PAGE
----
From a 2004 LRC post:
Dear Mr. Kinsella,
A friend directed me to your reply to my article. Unfortunately, like others who’ve criticized it, you don’t seem to have read it very carefully. Some comments on your comments:
1. I didn’t “attack” libertarianism. Rather, I attacked the claims that (a) libertarianism is neutral between comprehensive doctrines, and (b) that there is a common core to all the main theories usually classified as “libertarian.” All of this leaves open the possibility that some doctrine usually classified as “libertarian” is true; indeed, I am personally inclined to accept some version of Aristotelian-natural law based libertarianism, combined with insights drawn from Hayek (though these days I’d probably prefer the label “classical liberal” or, with Hayek, “Burkean Whig,” to the label “libertarian,” which, partly for the reasons I discuss in the article, is often extremely misleading). Moreover, someone familiar with my other writings on libertarianism — as I know you are, since you once sent me a nice note about one of my articles — would realize that “attacking libertarianism” wasn’t quite what I intended.
2. Yes, I realize that no libertarian claims that his view is neutral between _every single_ worldview, however bizarre, any more than Rawls does. (Obviously, ax-murdering is, as you say, out.) What I said was that libertarians generally take their view to be neutral between the main worldviews represented in contemporary pluralistic societies: this sort of thing is usually what is meant by the claim that a view like Rawlsian liberalism or libertarianism is “neutral,” and it is this claim that was my target. (For an example of this sort of libertarian claim to “neutrality,” think of Nozick’s concept of the minimal state as a “meta-utopia” in which different visions of how society should be ordered can be tried out.)
3. It is simply no good to say that “non-aggression” etc. is the core to all versions of libertarianism, because the real question is what counts as “aggression” — after all, NO ONE, libertarian or otherwise, claims to be in favor of aggression, so what is the point of appealing to “non-aggression” as if it answered all questions? In fact it doesn’t answer anything, because what counts as aggression can only be determined once we’ve first determined what rights we have and why we have them. Does abortion count as aggression? Does refusing to legalize same-sex marriage count as aggression? Does outlawing stem-cell research count as aggression? Different versions of libertarianism will give very different answers to these questions, because they have very different conceptions of rights.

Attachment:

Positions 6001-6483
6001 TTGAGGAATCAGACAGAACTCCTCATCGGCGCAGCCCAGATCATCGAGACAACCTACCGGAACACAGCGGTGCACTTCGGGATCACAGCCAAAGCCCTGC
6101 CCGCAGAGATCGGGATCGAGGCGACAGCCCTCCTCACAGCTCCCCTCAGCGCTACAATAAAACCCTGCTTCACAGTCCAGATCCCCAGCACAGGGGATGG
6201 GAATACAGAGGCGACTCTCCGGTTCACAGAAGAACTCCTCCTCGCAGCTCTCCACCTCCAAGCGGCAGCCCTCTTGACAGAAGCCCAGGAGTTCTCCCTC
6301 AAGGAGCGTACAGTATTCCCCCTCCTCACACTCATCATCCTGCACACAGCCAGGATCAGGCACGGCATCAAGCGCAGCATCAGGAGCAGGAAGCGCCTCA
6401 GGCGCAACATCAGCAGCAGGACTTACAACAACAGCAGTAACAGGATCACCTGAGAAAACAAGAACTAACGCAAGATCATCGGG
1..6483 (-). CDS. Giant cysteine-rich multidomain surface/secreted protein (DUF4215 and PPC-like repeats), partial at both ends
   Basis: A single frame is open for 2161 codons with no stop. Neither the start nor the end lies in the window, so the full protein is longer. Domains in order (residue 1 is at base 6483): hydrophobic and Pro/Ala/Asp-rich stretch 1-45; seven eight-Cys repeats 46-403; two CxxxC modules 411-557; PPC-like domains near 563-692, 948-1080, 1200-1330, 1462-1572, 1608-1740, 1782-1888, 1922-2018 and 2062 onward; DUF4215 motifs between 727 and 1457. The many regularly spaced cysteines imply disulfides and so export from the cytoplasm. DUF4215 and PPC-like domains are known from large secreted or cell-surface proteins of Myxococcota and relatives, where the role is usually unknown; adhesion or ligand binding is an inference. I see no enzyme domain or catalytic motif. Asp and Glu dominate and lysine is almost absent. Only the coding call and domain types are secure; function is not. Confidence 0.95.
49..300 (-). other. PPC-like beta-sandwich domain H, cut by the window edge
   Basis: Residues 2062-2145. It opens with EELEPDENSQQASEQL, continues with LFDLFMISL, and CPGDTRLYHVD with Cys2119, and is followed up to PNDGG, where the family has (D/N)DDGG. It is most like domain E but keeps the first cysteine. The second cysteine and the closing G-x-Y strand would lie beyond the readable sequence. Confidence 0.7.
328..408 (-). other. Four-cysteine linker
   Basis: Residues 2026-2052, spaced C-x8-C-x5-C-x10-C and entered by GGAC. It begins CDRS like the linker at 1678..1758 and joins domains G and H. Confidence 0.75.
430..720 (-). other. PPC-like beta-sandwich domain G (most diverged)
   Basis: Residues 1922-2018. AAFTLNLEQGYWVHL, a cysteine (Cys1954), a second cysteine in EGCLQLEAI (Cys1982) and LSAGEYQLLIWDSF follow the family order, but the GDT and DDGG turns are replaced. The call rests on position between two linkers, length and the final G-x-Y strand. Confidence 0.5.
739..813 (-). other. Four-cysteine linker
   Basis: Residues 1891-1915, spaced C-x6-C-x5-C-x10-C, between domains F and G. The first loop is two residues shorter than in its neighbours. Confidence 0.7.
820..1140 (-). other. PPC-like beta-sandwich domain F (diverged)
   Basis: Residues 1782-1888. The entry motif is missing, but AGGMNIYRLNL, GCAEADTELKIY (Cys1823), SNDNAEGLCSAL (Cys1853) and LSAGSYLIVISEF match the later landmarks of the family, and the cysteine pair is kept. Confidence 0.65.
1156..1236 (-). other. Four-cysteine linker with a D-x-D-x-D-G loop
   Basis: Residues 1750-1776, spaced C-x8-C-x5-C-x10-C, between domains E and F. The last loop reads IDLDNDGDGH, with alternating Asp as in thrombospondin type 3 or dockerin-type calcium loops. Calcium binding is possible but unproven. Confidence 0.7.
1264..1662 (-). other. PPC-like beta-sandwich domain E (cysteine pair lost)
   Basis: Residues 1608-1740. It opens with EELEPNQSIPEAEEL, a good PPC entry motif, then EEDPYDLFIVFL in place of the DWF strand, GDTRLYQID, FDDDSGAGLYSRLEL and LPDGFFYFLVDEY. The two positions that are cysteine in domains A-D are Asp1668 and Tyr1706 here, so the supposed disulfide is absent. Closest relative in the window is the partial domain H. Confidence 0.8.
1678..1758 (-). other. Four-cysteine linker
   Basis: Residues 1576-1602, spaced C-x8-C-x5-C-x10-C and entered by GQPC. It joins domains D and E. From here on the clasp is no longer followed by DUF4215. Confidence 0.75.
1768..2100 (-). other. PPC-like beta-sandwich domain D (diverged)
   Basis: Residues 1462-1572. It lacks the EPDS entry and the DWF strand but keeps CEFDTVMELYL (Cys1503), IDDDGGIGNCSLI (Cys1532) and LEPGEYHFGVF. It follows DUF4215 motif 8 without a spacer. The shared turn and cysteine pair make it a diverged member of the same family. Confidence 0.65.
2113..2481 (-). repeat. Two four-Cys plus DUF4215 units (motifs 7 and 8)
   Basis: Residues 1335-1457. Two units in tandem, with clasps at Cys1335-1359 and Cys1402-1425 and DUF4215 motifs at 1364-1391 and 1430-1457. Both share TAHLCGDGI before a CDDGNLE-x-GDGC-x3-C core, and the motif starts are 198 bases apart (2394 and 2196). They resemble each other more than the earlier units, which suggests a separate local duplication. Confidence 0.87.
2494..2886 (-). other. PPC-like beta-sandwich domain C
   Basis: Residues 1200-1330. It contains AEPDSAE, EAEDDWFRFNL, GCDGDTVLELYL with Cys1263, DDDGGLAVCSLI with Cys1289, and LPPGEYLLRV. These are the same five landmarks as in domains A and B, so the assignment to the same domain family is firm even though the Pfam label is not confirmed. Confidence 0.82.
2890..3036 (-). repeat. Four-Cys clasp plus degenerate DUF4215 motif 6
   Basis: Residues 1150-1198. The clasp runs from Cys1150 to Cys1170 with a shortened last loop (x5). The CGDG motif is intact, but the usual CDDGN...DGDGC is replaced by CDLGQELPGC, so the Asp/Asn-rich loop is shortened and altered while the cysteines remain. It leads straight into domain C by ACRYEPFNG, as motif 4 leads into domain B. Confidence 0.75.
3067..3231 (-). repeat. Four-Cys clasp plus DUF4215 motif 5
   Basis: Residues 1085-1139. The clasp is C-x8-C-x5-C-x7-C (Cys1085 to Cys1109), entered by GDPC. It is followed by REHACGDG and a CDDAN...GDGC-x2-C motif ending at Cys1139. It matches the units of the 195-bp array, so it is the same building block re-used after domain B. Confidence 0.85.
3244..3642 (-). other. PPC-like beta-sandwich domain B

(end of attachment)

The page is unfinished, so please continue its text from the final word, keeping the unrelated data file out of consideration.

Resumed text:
The point of my article was to suggest that the differences between these versions of libertarianism are often far more important and interesting than the similarities. Libertarians of a Lockean, Aristotelian, or Hayekian bent are, in my view, miles away from libertarians of the contractarian or utilitarian type. Indeed, I would go so far as to suggest that the latter are closer to modern liberals and the former closer to modern conservatives than the two camps of libertarians are to each other. That many libertarians don’t see this is, I think, a consequence of their not paying sufficient attention to the very different implications that the foundations one gives libertarianism might have for what _counts_ as “libertarianism.” (If you want to see just how radically different the Aristotelian-Hayekian sort of libertarianism is going to be from other varieties, once its implications are consistently drawn out, you might find of interest my article “Self-Ownership, Abortion, and the Rights of Children,” forthcoming in the Journal of Libertarian Studies.)